No,—no,—no,—this is a changeling, and no child. The true brother's blood cries to us from Baltimore. It rings out from the East where Winthrop fell. It swells up from the West with Lyon's dirge. And all along, from hill and valley and river-depths, where the soil is drenched, and the waters are reddened, and nameless graves are scattered,—cleaving clearly through the rattle of musketry, mingling grandly with the "diapason of the cannonade," or floating softly up under the silent stars, "the thrilling, solemn, proud, pathetic voice" ceases not to cry unto us day and night; its echoes linger tenderly and tearfully around every hearth-stone, and vibrate with a royal resonance from mountain to sea-shore. The mother bends to it in her silent watches. The soldier, tempest-tost, hears it through the creaking cordage, and every true heart knows its brother, and takes up the magnificent strain,—victorious, triumphant, exultant,—

"Dulce et decorum est pro patria mori."
Sweet and honorable is it for country to die.


The unsuccessful men are all around us; and among them are those who confound all distinctions set up by society, and illustrate the great law of compensation set up by God, cutting society at right angles, and obtuse angles, and acute angles, unnoticed, or but flippantly mentioned by the careless, but giving food for intimate reflections to those for whom things suggest thoughts.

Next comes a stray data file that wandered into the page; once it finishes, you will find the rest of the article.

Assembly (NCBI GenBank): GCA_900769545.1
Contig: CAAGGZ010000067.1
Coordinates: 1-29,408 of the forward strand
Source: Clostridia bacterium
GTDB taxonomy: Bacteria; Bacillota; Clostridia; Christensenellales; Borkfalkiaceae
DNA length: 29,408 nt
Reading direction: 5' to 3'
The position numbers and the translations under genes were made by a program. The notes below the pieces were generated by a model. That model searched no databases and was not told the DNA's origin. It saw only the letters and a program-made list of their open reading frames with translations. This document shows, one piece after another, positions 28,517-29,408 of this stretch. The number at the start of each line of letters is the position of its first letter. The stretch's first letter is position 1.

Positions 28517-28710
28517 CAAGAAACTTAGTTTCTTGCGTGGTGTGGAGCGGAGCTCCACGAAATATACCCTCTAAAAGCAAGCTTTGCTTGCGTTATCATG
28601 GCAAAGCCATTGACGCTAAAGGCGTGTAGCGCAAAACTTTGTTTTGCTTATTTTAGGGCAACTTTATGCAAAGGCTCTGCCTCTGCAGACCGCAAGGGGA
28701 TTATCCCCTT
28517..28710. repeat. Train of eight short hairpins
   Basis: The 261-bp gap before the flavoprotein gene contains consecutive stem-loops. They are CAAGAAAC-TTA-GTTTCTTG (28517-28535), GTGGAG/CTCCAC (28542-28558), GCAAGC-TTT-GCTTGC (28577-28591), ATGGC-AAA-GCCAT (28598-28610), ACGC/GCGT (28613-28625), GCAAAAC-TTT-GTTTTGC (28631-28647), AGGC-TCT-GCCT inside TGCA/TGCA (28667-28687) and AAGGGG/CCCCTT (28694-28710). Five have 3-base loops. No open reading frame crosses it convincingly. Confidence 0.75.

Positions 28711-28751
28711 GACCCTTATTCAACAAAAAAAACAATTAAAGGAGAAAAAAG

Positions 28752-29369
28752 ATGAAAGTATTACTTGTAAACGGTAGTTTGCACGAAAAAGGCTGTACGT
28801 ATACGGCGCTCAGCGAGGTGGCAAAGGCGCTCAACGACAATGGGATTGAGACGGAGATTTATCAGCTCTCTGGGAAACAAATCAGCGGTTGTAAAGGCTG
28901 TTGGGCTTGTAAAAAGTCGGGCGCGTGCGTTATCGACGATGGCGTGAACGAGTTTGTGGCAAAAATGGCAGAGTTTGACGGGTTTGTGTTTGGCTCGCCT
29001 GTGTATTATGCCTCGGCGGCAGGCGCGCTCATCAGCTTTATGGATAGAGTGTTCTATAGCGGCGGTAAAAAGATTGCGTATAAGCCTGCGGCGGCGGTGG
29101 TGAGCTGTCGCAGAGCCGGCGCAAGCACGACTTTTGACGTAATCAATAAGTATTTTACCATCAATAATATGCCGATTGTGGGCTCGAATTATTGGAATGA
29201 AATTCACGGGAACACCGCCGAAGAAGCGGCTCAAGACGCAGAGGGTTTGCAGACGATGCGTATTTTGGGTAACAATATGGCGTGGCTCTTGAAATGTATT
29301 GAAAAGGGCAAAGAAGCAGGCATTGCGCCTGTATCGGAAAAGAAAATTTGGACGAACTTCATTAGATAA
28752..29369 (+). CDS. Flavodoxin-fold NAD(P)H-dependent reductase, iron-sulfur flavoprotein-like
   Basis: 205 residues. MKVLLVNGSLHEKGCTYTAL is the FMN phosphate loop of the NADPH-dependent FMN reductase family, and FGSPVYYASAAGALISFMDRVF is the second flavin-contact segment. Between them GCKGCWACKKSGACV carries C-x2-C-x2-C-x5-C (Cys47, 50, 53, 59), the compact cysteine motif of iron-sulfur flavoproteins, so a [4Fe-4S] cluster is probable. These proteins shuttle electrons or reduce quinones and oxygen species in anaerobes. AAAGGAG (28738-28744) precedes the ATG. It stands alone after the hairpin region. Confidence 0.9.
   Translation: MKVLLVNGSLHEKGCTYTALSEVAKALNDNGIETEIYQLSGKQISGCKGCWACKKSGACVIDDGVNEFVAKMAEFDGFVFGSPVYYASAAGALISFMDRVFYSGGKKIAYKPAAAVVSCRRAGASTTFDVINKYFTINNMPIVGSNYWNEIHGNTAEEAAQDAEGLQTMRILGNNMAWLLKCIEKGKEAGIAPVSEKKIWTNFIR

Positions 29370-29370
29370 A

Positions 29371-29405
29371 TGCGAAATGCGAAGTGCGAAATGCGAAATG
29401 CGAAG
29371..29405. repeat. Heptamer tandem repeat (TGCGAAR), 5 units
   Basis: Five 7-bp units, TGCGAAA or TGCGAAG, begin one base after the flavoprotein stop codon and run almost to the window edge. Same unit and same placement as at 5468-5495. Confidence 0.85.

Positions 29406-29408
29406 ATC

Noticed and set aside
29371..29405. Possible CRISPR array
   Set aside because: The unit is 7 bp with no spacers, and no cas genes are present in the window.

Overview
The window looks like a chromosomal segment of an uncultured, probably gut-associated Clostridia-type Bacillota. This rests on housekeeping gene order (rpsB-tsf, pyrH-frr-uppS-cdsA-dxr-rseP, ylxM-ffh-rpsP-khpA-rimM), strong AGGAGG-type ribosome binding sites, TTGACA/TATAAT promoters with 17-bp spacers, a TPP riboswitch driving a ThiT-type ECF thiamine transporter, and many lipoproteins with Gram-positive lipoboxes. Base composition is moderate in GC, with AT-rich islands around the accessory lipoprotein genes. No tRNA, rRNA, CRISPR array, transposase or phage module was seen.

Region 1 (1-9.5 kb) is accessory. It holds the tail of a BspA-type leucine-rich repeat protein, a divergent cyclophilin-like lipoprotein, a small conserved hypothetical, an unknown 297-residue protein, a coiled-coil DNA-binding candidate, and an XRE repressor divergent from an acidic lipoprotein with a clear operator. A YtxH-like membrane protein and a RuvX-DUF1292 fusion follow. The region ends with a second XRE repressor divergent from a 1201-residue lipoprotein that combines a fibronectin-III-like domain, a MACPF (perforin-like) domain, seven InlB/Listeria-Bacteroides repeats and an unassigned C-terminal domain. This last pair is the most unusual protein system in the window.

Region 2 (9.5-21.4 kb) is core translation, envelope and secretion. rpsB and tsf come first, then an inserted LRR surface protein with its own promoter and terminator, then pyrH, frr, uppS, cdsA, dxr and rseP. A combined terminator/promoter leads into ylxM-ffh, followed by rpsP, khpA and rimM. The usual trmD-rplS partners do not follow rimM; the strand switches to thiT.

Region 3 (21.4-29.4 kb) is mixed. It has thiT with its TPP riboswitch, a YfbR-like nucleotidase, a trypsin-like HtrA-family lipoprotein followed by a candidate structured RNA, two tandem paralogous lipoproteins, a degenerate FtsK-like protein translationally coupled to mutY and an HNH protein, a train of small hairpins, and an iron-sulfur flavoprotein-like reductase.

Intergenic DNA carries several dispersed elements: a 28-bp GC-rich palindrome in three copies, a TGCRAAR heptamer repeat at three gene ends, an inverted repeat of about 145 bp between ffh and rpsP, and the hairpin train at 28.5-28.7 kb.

Have you not seen them,—these unsuccessful men?—men who seem not to have found their niche, but are always on somebody's hands for settlement, or, if settled, never at rest? If they are poor, their neighbors say, Why does he not learn a trade? or, Why does he not stick to his trade? He might be well off, if he were not so flighty. He has a good head-piece, but he potters rhymes; he tricks out toy-engines and knick-knacks; he roams about the woods gathering snakes and toads; and meanwhile he is out at the elbows. If he is rich, they say, Why does he not make a career? He has great resources. His brain is inexhaustible. He is equipped for any emergency. There is nothing which he might not attain, if he would only apply himself, but he fritters himself away. He sticks to nothing. He touches on this, that, and the other, and falls off.